The 2nd European Alternative Finance Industry Report

Bryan Zhang, Robert Wardrop, Tania Ziegler, Alexis Lui, John Burton, Alexander James & Kieran Garvey.

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This report presents the research findings from the 2nd Annual European Alternative Finance Industry Survey, which aims to systematically track and comprehensively benchmark the growth and development of the pan-European crowdfunding and peer-to-peer lending markets in 2015. This research was carried out by the Cambridge Centre for Alternative Finance at the University of Cambridge Judge Business School, with the support of 17 major European industry associations and research partners, in partnership with KPMG and supported by CME Group Foundation. 

Building on the success of the preceding benchmarking report, Moving Mainstream, this study gathered data from 367 crowdfunding, peer-to-peer lending and other online alternative finance intermediaries from across 32 countries in geographic Europe, out of which 273 platforms are currently operating outside of the United Kingdom. Utilising this unprecedented industry dataset, which captures an estimated 90% of the visible market, we hope to shed some light on the state of online alternative finance in Europe. 

This study shows that the total European online alternative finance market, which includes crowdfunding, peer-to-peer lending and other activities, grew by 92% to reach €5,431m in 2015. Excluding the United Kingdom, the largest market by a considerable margin, the European online alternative finance industry grew 72% from €594m in 2014 to €1,019m in 2015. Although the absolute year-on-year growth rate slowed by 10% (the growth rate between 2013-14 was 82%), the industry is still sustaining momentum with substantive expansion in transaction volumes recorded across almost all online alternative finance models.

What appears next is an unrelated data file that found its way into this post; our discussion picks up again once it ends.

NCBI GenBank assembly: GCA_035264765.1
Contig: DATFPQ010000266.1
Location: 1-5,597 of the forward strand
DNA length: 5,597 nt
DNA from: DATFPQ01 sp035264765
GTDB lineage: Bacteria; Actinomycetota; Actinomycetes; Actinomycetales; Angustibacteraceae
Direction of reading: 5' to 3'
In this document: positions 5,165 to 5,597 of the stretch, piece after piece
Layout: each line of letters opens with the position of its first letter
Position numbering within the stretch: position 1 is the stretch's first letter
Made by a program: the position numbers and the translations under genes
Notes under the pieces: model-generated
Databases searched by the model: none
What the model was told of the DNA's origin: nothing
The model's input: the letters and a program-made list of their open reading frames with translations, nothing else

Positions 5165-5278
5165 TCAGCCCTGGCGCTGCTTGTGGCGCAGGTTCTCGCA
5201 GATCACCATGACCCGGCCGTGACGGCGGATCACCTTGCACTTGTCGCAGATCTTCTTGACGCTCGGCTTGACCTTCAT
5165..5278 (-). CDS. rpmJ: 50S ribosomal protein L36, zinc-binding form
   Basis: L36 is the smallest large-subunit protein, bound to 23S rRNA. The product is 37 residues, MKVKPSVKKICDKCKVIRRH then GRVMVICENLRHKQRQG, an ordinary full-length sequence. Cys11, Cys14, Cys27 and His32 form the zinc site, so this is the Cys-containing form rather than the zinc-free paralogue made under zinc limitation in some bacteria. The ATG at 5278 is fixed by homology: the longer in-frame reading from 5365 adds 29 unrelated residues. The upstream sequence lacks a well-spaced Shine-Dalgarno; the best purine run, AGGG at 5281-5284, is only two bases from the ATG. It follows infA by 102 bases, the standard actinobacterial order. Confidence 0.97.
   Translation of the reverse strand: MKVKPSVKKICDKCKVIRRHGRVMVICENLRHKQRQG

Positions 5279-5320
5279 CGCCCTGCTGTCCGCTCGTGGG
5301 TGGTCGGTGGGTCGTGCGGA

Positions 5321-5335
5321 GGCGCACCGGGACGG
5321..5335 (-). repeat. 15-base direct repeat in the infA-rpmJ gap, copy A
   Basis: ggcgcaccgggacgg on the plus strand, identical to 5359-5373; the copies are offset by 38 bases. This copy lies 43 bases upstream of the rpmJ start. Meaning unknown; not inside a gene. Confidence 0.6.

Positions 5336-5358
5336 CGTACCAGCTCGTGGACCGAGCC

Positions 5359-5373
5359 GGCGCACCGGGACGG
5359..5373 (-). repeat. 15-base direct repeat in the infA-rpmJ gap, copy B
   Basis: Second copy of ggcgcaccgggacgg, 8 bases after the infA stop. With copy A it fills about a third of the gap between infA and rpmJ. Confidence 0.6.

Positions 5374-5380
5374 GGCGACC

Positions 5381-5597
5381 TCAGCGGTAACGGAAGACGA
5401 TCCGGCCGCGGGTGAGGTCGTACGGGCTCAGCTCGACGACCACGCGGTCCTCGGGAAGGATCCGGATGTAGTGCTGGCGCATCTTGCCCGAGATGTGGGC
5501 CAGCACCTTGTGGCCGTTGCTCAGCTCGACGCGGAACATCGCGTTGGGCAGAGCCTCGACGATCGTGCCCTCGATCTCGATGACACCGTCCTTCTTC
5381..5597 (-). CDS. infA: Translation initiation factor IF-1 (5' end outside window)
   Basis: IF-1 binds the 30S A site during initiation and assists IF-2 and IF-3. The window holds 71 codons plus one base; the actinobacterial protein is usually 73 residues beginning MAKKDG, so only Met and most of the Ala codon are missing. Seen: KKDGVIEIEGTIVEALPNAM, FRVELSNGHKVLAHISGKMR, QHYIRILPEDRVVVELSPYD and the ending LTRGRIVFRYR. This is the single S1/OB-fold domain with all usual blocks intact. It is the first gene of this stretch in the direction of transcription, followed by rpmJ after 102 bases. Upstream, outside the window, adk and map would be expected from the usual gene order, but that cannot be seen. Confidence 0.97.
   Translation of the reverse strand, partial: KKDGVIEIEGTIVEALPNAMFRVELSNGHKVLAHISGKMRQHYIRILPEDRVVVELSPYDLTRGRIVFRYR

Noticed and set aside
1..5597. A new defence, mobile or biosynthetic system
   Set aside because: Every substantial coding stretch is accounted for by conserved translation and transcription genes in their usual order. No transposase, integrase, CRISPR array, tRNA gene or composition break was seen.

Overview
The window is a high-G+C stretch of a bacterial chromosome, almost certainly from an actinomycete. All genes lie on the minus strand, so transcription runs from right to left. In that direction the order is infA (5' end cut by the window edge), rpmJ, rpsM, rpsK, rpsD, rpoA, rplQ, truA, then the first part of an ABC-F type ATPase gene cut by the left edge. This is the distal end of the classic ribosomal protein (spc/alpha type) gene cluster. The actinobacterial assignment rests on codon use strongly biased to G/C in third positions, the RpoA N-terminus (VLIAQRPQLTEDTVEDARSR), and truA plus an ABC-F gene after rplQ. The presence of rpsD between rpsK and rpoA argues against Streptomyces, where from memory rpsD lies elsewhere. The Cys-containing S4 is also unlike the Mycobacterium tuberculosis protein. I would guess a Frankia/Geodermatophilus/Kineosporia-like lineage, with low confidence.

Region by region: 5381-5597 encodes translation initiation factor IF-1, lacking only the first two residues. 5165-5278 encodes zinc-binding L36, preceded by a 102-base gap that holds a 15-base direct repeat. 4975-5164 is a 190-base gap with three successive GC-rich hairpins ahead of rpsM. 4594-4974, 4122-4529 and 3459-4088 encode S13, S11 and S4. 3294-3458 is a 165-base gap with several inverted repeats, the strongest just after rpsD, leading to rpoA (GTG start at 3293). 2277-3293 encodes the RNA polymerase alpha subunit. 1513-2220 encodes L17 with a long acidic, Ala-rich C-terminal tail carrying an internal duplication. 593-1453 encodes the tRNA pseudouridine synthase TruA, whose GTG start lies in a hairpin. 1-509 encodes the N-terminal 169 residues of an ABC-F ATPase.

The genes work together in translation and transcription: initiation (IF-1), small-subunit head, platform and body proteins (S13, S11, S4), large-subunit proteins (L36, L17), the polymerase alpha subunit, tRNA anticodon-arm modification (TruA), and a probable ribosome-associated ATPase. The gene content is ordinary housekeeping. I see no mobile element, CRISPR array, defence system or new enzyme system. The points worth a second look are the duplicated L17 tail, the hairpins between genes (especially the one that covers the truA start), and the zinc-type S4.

Looking beyond the total market size, highlights from the report include the following:

  • France, Germany and the Netherlands are the top three countries for online alternative finance by market volume in Europe, excluding the United Kingdom. The French market reached €319m in 2015, followed by Germany (€249m), the Netherlands (€111m), Finland (€64m), Spain (€50m), Belgium (€37m) and Italy (€32m). The Nordic countries collectively pulled in €104m, while Eastern & Central European countries registered a total of €89m. The UK still dominated the European online alternative finance landscape, increasing its overall market share of Europe to 81% in 2015 with €4,412m.
  • Estonia ranked first for alternative finance volume per capita with €24 followed by Finland (€12) and Monaco (€10) outside of the United Kingdom. Estonia was also ranked first by market volume per capita in 2014 (€17). This year, Latvia (€7.68) and the Netherlands (€6.53) ranked 4th and 5th respectively, replacing Sweden and France in the top five. 
  • Peer-to-peer consumer lending is the largest market segment of alternative finance, with €366m recorded for 2015 in Europe. Peer-to-peer business lending is the second largest segment with €212m, with equity-based crowdfunding in third with €159m and reward-based crowdfunding, forth, with €139m in 2015. However, invoice trading is the fastest-growing alternative finance model in Europe registering €81m in 2015, up significantly from the low base of just €7m in 2014. 
  • Online alternative business funding increased considerably, with €536m raised for over 9,400 start-ups and SMEs across Europe in 2015, up 167% year-on-year from the total of €201m in 2014. Total debt-based funding for SMEs reached €349m in 2015 with 156% year-on-year growth, driven largely by the growth of peer-to-peer business lending. Equity-based crowdfunding increased by 93% year-on-year to reach €159m in 2015. 
  • Institutionalisation took off in mainland Europe in 2015 with 26% of peer-to-peer consumer lending and 24% of peer-to-peer business lending funded by institutions such as pension funds, mutual funds, asset management firms and banks. 8% of the investment in equity-based crowdfunding was also funded by institutional investors such as venture capital firms, angels, family offices or funds. Excluding the UK, 44% of the surveyed European platforms reported some level of institutional funding in 2015 and just under 30% of peer-to-peer consumer lending platforms reported having a majority institutional shareholder (e.g. a VC, corporate or a bank).